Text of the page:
Playful Ceet Fouad has journeyed from graffiti to sought-after commercial artist

Whether on wall or canvas, graffiti artist's works have taken him around the globe, writes Richard Lord

PUBLISHED : Sunday, 29 June, 2014, 12:18pm
UPDATED : Sunday, 29 June, 2014, 12:18pm

Not many people, when asked to pose for photos with their work, will voluntarily mug for the camera quite as readily as French artist Fouad Ceet.

Surrounded by his wryly humorous, wittily titled paintings, sculptures and mixed-media works depicting his trademark stylised chickens - part of his ongoing exhibition, "No Wings, No Chocolate" at Toof Contemporary gallery in Ap Lei Chau - Ceet directs the photographer to snap him in a variety of goofy poses, jumping up and down and grinning cheerfully.

"It's typically my style to make something humorous," he says. "My work is abstract, colourful and graphic, something you can't explain, but I like to communicate with people in different ways. It's who I am, always making jokes with my friends, always playing - it represents me."

This was never supposed to be a job; it was just like a joke, a game - with friends
fouad ceet, artist 

The show is an example of the way in which the 43-year-old, whose background is in graffiti art, has crossed over from the street to the gallery. Yet that was never his intention. Ceet started creating graffiti when he was 15 in his native Toulouse as a way of having fun with friends; his transition from wall to canvas was natural and incremental, prompted by others' appreciation of his work.

"When you're a kid, you try to find your own way. This was never supposed to be a job; it was just like a joke, a game with friends, because you never do this alone," he says. "We kept trying to take it another step: more graffiti, more colours, more organisation. And we found that people were interested in our work. First we were asked to do a shop doorway, and the owner gave us some money to pay for the paint. Then we were asked to paint a house. Eventually I was asked to paint on canvas."

From Toulouse he branched out to Paris and other French cities. A sponsorship deal with Adidas took him to Germany and further afield, and suddenly he found himself a spraycan-toting world traveller. "The graffiti community is very small: everyone knows each other. When you travel, you contact guys who are very active there, and you stay at his place, and then when he travels he stays at yours. It's like a family," he says.

One place his work took him was Shenzhen, when he was invited in 2001 to paint a shop - and he liked Hong Kong's neighbour so much he moved there. Virgin territory for a graffiti artist, Shenzhen also allowed him to expand his artistic palette. "I really liked China when I first went there. It was another world from Europe - there was no graffiti anywhere. Then, when I moved to China, I met artists who taught me how to paint with a brush."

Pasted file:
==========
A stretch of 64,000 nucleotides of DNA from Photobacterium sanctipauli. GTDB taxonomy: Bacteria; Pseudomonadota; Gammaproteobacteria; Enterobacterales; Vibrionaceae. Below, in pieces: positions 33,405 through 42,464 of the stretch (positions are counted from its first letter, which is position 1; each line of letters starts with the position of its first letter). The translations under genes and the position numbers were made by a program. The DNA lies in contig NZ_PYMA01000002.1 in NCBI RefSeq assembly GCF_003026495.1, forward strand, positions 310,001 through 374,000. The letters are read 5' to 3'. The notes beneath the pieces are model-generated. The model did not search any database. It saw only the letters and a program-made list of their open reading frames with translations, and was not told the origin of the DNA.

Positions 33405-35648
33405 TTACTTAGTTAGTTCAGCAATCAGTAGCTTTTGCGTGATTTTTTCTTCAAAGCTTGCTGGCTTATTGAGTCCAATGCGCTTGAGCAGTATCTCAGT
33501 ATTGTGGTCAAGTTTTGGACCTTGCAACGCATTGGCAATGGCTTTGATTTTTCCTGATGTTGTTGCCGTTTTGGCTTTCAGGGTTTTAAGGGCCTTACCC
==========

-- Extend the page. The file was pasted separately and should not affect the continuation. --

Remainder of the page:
Ceet's work has a crazily energetic, hyperkinetic style, a combination of intensely complex abstract tessellating patterns and lettering, with his use of perspective giving it a three-dimensional quality, highlighted by his rich, dense use of colour.

And then there're the chickens. His only foray into figurative work, the chickens were hatched when he first visited Shenzhen, was unable to speak a word of Putonghua and needed to communicate what he wanted to eat in a restaurant. He says he likes that the word "chicken" carries such different connotations in different countries: in France it's a national insignia, in South Africa it signifies fighting - and then, ahem, there's the Chinese meaning.

His chicken paintings, with their crushes of blank-faced birds forming patterns similar to those of his abstract work, are also his most explicitly political. "I wanted to show that humans are killing ourselves step by step. We have no space. The chicken is never alone in my work and, like the chickens, we are going straight to the same factory to be killed," he says.

After five years in Shenzhen, he moved to Hong Kong, mainly because of his young family. There's a greater appreciation of street art here, he says, but it can still be difficult. "Hong Kong is a bit like Switzerland, people want everything to be clean and straight, and so something is missing. But it's coming. People are just waiting for something new, something in the street, especially people who don't have much money."

As well as Adidas, Ceet has worked with brands including Prada, Hermès, Loewe, Ecko and Moiselle: they liked his work, meaning they gave him creative freedom. "It's very interesting for me - I can show my work in different ways, and new people can see it.

"I've done so many things through graffiti in my life. Without graffiti, I wouldn't get to travel like I have, and see so many things."

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No Wings, No Chocolate, Toof Contemporary, Unit 311, 3/F Harbour Industrial Centre, 10 Lee Hing Street, Ap Lei Chau. Inquiries: 2580 0393. Until Sept 6